Harry Potter might count, though non-vocal magic is possible in-world, while wandless magic seems much less common. But on the theme of Harry Potter, Ben Aaronovitch's Peter Grant novels use a similar derived-from-Latin school of magic.

Offline The Gem Cutter

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Re: Magic Words in Fantasy?
« Reply #6 on: December 24, 2017, 02:16:11 AM »
Although technically mythology, there was an ancient Greek belief that everything had a true name in a primal language, and if one knew the true, secret name for a thing, one might control it. You might find some sources worth using for brainstorming there, if that is your purpose.
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"Each time, there is the same problem: do I dare? And then if you do dare, the dangers are there, and the help also, and the fulfillment or the fiasco. There's always the possibility of a fiasco. But there's also the possibility of bliss." - Joseph Campbell

Offline misterwolf

Re: Magic Words in Fantasy?
« Reply #7 on: December 24, 2017, 01:54:05 PM »
Thanks for the great suggestions, guys. Can't believe I overlooked HP. And good call on the mellon in LOTR.

Offline Peat

Re: Magic Words in Fantasy?
« Reply #8 on: December 24, 2017, 02:12:29 PM »
Although technically mythology, there was an ancient Greek belief that everything had a true name in a primal language, and if one knew the true, secret name for a thing, one might control it. You might find some sources worth using for brainstorming there, if that is your purpose.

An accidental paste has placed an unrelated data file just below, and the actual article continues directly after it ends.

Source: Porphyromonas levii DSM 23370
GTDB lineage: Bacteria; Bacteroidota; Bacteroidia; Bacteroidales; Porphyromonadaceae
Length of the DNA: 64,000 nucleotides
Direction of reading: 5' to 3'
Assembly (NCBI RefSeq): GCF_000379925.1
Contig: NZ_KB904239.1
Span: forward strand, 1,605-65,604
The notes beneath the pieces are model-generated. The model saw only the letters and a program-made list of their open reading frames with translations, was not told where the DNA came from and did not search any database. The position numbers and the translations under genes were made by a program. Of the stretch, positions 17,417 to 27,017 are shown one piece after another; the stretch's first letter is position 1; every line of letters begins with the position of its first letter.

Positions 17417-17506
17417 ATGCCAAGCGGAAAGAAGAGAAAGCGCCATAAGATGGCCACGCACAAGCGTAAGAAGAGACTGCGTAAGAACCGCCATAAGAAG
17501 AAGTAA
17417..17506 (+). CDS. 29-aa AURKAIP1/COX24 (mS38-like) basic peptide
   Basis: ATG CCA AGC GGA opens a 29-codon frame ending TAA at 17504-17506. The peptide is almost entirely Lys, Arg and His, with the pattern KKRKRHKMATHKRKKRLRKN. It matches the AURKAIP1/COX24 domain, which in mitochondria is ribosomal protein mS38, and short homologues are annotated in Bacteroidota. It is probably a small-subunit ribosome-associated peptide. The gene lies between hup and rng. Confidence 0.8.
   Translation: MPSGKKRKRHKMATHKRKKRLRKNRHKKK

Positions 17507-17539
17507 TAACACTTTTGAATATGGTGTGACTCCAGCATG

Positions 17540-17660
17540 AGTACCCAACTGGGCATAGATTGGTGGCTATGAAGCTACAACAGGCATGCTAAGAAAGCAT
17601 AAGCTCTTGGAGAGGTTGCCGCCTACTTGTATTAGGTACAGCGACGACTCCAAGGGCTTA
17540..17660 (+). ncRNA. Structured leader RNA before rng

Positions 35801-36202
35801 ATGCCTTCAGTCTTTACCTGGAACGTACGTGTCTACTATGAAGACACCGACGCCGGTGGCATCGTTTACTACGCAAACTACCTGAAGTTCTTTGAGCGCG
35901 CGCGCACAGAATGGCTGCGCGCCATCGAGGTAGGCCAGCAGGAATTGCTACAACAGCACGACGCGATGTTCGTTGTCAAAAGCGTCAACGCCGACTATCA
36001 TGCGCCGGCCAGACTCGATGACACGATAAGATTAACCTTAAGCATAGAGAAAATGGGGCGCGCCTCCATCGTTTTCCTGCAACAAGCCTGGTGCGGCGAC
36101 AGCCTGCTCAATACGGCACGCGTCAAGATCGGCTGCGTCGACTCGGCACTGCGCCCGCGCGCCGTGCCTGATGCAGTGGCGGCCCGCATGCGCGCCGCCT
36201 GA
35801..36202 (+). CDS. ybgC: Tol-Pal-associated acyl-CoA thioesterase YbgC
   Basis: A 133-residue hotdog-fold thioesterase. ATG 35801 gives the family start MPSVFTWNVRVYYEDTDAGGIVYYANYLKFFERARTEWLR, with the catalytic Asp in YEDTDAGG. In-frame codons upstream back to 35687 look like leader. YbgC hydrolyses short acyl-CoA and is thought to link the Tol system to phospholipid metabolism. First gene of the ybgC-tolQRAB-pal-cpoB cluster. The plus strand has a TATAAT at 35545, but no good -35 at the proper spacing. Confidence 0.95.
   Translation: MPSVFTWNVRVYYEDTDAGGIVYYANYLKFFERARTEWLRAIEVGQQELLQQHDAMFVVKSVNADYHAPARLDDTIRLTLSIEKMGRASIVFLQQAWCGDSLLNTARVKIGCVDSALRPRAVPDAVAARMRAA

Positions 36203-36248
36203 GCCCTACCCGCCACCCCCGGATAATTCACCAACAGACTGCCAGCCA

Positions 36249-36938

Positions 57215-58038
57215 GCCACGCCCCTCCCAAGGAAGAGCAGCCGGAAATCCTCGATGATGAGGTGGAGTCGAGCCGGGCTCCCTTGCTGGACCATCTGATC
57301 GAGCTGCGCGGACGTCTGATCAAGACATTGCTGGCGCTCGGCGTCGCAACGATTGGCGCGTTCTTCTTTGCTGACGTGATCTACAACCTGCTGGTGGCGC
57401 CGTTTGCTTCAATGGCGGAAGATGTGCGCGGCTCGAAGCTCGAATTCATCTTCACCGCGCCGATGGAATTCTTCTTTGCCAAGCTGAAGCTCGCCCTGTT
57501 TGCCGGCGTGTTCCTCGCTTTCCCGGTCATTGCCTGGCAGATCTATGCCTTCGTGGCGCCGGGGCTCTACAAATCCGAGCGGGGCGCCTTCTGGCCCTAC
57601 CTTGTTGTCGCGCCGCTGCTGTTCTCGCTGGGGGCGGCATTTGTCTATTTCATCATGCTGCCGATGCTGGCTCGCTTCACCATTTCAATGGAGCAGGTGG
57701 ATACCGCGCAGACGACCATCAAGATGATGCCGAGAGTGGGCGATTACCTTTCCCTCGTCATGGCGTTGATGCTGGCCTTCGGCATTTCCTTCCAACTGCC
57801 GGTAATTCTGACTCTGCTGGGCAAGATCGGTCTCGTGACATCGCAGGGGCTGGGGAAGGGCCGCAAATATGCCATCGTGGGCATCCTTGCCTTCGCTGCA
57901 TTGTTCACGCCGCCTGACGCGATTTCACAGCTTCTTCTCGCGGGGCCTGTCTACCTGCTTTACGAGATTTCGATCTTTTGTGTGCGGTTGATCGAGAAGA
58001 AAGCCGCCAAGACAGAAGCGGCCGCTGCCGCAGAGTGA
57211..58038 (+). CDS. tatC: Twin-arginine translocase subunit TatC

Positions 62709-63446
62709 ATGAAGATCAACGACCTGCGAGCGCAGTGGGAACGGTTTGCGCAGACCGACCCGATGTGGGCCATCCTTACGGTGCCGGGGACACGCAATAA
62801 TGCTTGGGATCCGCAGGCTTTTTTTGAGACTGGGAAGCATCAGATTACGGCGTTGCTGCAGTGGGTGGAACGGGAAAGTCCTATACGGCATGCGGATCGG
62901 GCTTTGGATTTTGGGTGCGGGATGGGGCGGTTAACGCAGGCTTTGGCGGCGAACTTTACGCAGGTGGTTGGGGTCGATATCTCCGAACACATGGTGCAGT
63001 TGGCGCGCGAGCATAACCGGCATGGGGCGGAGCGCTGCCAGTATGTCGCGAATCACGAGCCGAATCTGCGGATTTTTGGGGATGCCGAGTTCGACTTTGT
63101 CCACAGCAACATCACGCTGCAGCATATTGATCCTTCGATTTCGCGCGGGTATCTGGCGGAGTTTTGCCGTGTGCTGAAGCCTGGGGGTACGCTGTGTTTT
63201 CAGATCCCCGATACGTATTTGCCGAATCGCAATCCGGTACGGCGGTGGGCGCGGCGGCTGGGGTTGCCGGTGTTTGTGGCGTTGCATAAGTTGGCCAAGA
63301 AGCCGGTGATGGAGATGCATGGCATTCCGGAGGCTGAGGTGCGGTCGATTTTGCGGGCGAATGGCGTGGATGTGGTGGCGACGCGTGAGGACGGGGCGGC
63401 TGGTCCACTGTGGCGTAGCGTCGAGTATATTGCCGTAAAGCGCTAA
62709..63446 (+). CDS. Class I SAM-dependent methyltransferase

Huh. I did not know that. There's a lot of fantasies that use the idea of a secret language of power - Cogman's The Library Invisible for one.
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Offline The Gem Cutter

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Re: Magic Words in Fantasy?
« Reply #9 on: December 24, 2017, 04:50:32 PM »
While musing the responses here, an observation came to me that in many of the single-word/phrase situations we list, it is often not the word itself that has power, but something else. In Disney's Aladdin, the LOTR, and your run-of-the-mill magician's hat, the terms "Open Sesame" (I forget if that's right and too lazy to look it up), Mellon, and Abracadabra are not so much powerful as they are recognized by something that is: a magic hat, a secret hideout's guardian, or a magical dwarven door.

Perhaps this is off topic, but in many cases of magical stuff, there is a coincidence factor. The best example I can think of is in the Hobbit, where one must have the key when the thrush knocks just as the last light of the setting sun shines upon the keyhole. That's a lot of parameters - especially when you can only read these instructions by reading the map under starlight.
The Gem Cutter
"Each time, there is the same problem: do I dare? And then if you do dare, the dangers are there, and the help also, and the fulfillment or the fiasco. There's always the possibility of a fiasco. But there's also the possibility of bliss." - Joseph Campbell